Bryan Vigil sits at his workstation.

Coloring Cats & Dogs: The Tattoo Artistry of Bryan Vigil


The relationship between tattoo artist and client is one of mutual trust, and it’s a more personal one than most give it credit for. Bryan Vigil at Misery & Company Tattoo Collective asks those who spend time in his chair to give him that trust so he can create something unique. It’s no wonder that Vigil has become particularly known for his pet tattoos. His ability to add such striking elements to each piece lends itself to a unique creation with a warm personal touch, which is exactly what those who are seeking to honor their animal companions are looking for.

Bryan Vigil sits in front of a wall where his watercolor paints are hung.
“Everyone that comes to me already knows my style.” Photo: John Taylor.

“I started painting when I was little, trying to replicate cartoons,” says Vigil. “When I was a teenager, my mom took me to some oil painting classes, so I started doing more realistic paintings. I wanted to make a living as an artist when I was 20 living in Mexico, and it was difficult.” Vigil moved to New York, thinking it would be easier there, but he got frustrated with the process of trying to get into galleries in the big city. “I had a friend who was a tattoo artist and I thought that would be a way for me to make money while I’m still doing my art,” he says.

“I started painting when I was little, trying to replicate cartoons.”

After Vigil’s aunt bought him his first tattoo gun, he began slowly tattooing people he knew, trying to find a way to subsidize his own art. Always his own worst critic, Vigil gives each of his projects meticulous attention and he’s constantly working to meet the high expectations he sets for himself—ultimately, it’s all to exceed the expectations of his clients.

“Everyone that comes to me already knows my style,” says Vigil, “so they know what to expect and I appreciate the freedom that gives me. I still listen to the specifics that they are looking for and I try my best to incorporate those.” Vigil takes weeks to create an original design, starting by painting a full watercolor piece that the client can then take home and display if they choose.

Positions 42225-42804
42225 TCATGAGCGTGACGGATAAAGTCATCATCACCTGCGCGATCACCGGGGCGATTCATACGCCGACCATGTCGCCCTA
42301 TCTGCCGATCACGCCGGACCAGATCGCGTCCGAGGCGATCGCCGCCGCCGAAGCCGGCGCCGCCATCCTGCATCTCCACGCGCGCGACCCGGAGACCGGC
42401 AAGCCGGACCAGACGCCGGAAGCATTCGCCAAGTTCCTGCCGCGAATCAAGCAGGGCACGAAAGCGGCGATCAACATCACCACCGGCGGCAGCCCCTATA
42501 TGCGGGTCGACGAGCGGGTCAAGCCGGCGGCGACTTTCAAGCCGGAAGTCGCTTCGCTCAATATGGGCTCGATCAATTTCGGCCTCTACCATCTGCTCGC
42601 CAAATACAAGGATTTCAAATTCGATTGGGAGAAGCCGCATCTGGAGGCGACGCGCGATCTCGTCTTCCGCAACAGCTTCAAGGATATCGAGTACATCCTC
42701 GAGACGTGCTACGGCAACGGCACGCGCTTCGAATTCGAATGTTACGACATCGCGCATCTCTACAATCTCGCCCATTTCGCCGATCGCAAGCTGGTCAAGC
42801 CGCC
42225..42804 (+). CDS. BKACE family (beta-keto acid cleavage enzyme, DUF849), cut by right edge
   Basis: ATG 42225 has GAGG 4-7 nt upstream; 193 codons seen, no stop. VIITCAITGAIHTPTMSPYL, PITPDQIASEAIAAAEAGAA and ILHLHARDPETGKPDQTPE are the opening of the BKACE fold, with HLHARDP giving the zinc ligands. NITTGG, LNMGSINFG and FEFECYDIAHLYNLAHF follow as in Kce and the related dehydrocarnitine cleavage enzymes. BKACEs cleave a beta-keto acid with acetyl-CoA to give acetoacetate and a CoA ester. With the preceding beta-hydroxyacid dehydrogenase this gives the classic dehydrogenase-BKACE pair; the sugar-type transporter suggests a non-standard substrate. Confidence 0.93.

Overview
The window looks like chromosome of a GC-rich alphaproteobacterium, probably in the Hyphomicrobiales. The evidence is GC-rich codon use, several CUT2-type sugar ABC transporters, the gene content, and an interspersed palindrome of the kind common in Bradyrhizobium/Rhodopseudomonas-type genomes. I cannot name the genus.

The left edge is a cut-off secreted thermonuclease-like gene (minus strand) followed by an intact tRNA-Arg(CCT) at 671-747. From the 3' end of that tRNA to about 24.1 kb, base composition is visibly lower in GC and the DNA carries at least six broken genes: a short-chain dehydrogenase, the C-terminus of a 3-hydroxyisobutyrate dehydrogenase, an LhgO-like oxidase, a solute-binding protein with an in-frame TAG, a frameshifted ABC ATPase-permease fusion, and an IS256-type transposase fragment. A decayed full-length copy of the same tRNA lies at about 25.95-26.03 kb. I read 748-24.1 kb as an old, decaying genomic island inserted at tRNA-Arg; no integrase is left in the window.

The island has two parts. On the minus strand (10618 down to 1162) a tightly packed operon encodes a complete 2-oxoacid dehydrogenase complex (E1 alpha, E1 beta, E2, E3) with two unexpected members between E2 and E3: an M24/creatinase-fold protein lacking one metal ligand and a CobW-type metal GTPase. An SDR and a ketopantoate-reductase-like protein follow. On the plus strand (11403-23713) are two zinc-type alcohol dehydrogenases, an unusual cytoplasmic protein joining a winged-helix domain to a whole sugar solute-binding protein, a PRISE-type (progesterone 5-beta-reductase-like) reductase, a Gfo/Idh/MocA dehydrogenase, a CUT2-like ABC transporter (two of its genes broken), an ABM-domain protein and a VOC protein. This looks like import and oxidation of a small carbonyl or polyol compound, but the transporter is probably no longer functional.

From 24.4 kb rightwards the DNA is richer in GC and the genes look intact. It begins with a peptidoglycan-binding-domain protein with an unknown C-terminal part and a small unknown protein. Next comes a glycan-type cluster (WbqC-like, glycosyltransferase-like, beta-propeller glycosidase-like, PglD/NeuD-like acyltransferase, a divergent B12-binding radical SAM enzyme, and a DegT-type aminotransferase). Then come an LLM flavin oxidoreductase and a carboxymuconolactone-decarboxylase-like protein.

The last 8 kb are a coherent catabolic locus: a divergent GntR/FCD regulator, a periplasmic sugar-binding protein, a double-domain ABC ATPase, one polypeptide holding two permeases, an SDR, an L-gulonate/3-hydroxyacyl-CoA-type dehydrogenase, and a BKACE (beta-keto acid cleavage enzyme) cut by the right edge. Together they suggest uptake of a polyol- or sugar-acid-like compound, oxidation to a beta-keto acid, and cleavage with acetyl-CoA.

“Everyone that comes to me already knows my style, so they know what to expect and I appreciate the freedom that gives me.”

Bryan Vigil sketches potential tattoos in a notebook.
“I started painting when I was little, trying to replicate cartoons.” Photo: John Taylor

This may not work for every tattoo or every client, but Vigil says this process is one that works best for him. “If I don’t like the idea they have for the tattoo, I don’t do it,” says Vigil. “I’ll recommend someone else to do it and I feel like that’s better for everyone.” The way Vigil works with colors evokes so much emotion that his style is a natural fit for pet portraits. He prefers to work from multiple reference photos to capture the animal’s personality as well as their likeness.

“I have to respect how important a pet tattoo is for [the client],” says Vigil. “This is a family member to them, so I always do my best to capture their essence and personality as best I can,” Vigil says. “I love doing animal paintings … I did a few [fox designs] and I started getting asked to do cats and dogs. That all started about five years ago. I really take it seriously because there’s so much powerful emotion behind it. For me it is about creating my own style, and a big part of that is how I can incorporate how I paint and bring my background in other art forms to my tattooing. I’m always trying to evolve and do something new.”

Vigil may work somewhat outside of most people’s idea of a traditional tattoo artist, but he has found a way to connect on a deep level with each piece and person he tattoos, as well as their furry friend. Check out his incredible work on Instagram at @patrick_cat_tattoo.

Read articles from our past Pet Issues here:
Mike Brown: Princess Ramona Update
Feline Fine: Get Your Cat-fiene Fix at Tinker’s Cat Cafe